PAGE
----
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Bill That Would Expand Texas Grandparents' Rights Dropped
A controversial bill that would expand grandparents' rights when it comes to their grandchildren was dropped last minute at the State Capitol Tuesday. At least one group is celebrating the setback.
Both sides have been trying for years to get lawmakers to see their side. It's about a difference in opinion in finding a balance between protecting children and protecting parents' rights.
Even though Senate Bill 1148 didn't get a scheduled committee hearing on Monday, that doesn't mean it's dead. Both sides told us they're still prepared for battle.
A young group of lobbyists celebrated on Tuesday. They intern for the Texas Home School Coalition. The non-profit says Senate Bill 1148 would give grandparents outrageous opportunities to sue fit parents.
"They could take away children because of normal parenting decisions like home school, spanking, what kind of church they go to, this is crazy," said intern Paul Hastings.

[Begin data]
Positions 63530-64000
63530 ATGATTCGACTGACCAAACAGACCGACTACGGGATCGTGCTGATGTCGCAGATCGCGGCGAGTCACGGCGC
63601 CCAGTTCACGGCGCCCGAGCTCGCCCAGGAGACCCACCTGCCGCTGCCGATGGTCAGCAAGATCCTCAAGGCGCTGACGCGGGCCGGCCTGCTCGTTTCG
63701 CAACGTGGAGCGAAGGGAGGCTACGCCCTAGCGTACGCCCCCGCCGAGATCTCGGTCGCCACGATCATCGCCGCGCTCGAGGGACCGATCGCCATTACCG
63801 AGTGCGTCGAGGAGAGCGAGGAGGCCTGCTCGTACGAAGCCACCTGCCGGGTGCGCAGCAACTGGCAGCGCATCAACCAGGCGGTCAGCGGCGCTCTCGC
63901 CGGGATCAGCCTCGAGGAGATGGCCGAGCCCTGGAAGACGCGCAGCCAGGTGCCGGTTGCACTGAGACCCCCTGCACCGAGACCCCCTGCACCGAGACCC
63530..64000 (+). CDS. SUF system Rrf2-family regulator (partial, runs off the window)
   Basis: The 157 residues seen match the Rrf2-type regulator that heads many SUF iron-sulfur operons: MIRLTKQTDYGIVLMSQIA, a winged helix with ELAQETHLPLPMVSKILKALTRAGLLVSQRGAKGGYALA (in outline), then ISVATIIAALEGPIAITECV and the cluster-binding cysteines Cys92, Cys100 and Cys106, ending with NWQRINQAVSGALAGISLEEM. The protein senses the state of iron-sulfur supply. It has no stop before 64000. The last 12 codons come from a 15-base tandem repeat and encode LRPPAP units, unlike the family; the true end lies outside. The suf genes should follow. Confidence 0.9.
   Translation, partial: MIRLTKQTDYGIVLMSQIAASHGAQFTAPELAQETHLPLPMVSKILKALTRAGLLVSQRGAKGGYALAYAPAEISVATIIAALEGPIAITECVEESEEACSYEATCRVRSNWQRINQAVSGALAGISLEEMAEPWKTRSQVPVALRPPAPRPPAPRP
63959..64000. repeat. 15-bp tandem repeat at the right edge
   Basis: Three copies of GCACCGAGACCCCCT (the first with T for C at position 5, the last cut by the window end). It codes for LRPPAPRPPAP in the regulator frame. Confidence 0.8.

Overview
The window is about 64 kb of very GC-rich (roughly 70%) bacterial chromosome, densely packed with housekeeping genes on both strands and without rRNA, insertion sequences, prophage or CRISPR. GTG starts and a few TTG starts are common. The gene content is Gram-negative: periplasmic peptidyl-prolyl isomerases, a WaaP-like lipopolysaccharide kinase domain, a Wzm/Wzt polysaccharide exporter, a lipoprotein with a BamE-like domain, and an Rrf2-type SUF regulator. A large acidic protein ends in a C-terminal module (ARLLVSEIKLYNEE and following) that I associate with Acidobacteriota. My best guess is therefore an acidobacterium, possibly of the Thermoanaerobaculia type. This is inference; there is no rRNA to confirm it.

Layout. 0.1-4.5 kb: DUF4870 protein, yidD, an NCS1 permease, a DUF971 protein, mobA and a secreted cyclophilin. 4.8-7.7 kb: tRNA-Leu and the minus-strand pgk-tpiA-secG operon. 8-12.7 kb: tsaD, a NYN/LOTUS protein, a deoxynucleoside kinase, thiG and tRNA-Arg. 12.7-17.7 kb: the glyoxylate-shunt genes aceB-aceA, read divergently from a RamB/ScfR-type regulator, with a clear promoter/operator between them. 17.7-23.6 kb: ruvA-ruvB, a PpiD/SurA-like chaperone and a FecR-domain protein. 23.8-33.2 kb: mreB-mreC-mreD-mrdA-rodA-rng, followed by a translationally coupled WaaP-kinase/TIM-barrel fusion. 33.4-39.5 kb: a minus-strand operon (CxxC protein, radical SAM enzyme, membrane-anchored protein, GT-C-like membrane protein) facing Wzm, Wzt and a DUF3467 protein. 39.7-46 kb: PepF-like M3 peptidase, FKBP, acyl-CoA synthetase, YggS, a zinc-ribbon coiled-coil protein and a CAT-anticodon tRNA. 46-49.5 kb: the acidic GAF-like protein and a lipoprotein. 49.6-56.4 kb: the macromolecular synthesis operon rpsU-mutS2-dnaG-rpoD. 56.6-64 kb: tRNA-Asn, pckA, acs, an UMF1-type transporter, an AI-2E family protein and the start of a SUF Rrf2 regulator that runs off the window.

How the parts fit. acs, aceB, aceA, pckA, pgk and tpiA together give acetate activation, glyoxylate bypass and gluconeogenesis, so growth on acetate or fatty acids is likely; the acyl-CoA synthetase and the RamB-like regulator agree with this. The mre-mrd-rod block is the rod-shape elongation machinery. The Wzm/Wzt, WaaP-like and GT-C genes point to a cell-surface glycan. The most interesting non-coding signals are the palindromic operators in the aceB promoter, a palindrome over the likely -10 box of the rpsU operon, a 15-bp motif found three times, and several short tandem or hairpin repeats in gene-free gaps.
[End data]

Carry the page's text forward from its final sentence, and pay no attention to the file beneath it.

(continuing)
"Maddie was taken away from me for three years," said Jim Loose, who traveled from Dallas with his 14-year-old daughter to speak against the bill after his deceased wife's parents sued him. "The law said if they worked it exactly the right way and spent enough money they could sue me even though there were no allegations of any misbehavior from me toward my daughter."
"We've gone back and forth on these issues for years," countered Steve Bresnen, a lobbyist for the Texas Family Law Foundation.
He told KEYE TV the bill simply allows grandparents to come to the aid of a child who may be in harm's way. It also makes it easier for them to obtain visitation rights with their grandchildren.
"It eliminates a provision of law that keeps grandparents from obtaining visitation with their grandchild even if they can prove the child physical health will be significantly harmed in their absence. We think that's absurd."
After talking with both sides, each group said they're willing to meet as early as Wednesday to talk about the bill and see if they can reach a compromise before session ends.
By Katherine Stolp